sick. CHRISTOPHER. And papa—when we have company unexpected, and there isn't enough of anything, papa always says F.H.B. PHILIP. F.H.B. ELAINE. Why? CHRISTOPHER"No, thank you," when it comes. He says it means Family Hold Back, and we all have to say around! Do you like grandma, Phil? PHILIP. Naw! Grandma's no good. [MOLES with the empty ice cream dish.goes out TOOTS. No good, grandma! [A knock outside the door Left. GEORGIANA. [Outside.] Hello! Hello! PHILIP. [Delighted.] Aunt Georgiana! ALL THECHILDREN. Aunt Georgiana! GEORGIANA. [Outside.] Is this a private room at Sherry's, or may an old maid aunt come in? ALL. No! Yes! Come in—come on in! [table with their spoons, and shout "Hurrah! AuntThey clatter on the Georgiana!" asGEORGIANA enters. She is a beautiful creature, about thirty, and in the very height of health and spirits—an American Beauty rose the moment before it opens. She is flushed after her quick walk in the bracing, sunshiny winter's day. No wonder the children—and others—adore her! GEORGIANA. What a good time! CHRISTOPHER. Oh, we're having the beautifulest time, Auntie! PHILIP. Great! ELAINE. Perfectly lovely! TOOTS. Um! Ice cream! Lots! GEORGIANA. That's good! Stuff all you can, Toots! Are you ready to cut the cake? ALL THECHILDREN. Yes! Yes! PHILIP. We waited for you. CHRISTOPHER. We wouldn't let grandma. [GEORGIANA drops her furs on the sofa and then comes to the table. GEORGIANA. There's a ring in it. Whoever gets it will be married in a year. [Starts to cut the cake. TOOTS. I want the ring! PHILIP. Hush up, you're only a baby! [A loud knock on the door Left. GEORGIANA. Oh, yes, I forgot. Cousin Sam wants to wish you many happy returns, Philip. May he come in? PHILIP. Pshaw! Another man! CHRISTOPHER. [In a "stagewhisper" toELAINE.] He's the one—auntie's sweetheart! GEORGIANA. [Amused.] Nonsense, Christopher, that's silly talk. Stop that for good! [Loud knocks repeated. To PHILIP.] May Cousin Sam come in? [PHILIP nods.] All right, he's got some presents! Come in, Mr. Coast. [COAST comes in and goes straight to PHILIP. SAM COAST is a tall, slender, but strong-looking man, rather "raw-boned." He is dressed most fashionably and most expensively,—over-dressed, in fact, and yet not too vulgarly. A man of muscle and nerve, who makes his own code and keeps his own counsel.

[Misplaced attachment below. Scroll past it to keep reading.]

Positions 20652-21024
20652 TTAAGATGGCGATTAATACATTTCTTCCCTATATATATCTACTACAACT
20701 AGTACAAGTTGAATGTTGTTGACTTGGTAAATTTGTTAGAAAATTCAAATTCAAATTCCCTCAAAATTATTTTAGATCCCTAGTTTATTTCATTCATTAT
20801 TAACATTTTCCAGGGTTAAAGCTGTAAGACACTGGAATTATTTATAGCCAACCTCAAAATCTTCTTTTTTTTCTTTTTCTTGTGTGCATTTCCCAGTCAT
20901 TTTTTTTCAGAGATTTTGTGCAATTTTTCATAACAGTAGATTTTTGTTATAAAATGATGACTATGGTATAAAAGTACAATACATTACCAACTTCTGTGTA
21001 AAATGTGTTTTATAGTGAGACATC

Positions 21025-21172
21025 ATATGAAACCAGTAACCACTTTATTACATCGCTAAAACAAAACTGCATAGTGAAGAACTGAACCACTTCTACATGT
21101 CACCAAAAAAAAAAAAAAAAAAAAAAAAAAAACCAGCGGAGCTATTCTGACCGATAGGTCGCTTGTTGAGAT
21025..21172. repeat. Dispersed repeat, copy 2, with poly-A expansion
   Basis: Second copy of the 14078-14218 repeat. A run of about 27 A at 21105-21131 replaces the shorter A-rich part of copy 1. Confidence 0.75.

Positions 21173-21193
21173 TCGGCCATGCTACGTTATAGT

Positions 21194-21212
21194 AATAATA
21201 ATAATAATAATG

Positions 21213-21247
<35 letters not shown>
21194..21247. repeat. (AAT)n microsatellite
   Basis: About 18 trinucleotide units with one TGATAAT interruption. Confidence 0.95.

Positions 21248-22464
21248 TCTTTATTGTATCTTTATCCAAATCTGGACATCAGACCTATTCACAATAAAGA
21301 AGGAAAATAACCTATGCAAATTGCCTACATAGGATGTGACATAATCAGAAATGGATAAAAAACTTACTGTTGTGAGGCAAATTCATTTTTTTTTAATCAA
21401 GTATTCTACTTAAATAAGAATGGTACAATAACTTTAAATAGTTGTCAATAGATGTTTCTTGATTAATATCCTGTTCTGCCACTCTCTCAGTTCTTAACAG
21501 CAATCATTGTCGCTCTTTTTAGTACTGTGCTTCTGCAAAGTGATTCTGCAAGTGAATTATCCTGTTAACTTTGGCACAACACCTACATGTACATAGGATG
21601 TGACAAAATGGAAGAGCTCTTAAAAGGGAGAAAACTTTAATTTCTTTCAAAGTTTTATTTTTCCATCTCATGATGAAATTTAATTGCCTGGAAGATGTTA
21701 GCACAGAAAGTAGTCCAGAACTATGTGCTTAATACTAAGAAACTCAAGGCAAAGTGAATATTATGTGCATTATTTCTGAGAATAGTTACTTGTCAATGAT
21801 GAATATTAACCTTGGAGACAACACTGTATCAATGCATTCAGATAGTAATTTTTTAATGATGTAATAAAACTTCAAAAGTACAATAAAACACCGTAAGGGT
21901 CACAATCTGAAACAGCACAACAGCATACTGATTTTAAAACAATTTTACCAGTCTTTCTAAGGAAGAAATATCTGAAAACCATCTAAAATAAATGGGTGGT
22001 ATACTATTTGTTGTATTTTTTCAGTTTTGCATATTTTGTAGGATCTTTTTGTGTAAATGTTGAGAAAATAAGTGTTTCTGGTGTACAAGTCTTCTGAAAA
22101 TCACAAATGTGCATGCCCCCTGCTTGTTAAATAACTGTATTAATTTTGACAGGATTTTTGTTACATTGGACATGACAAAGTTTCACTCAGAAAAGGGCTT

COAST. Shake, Phil.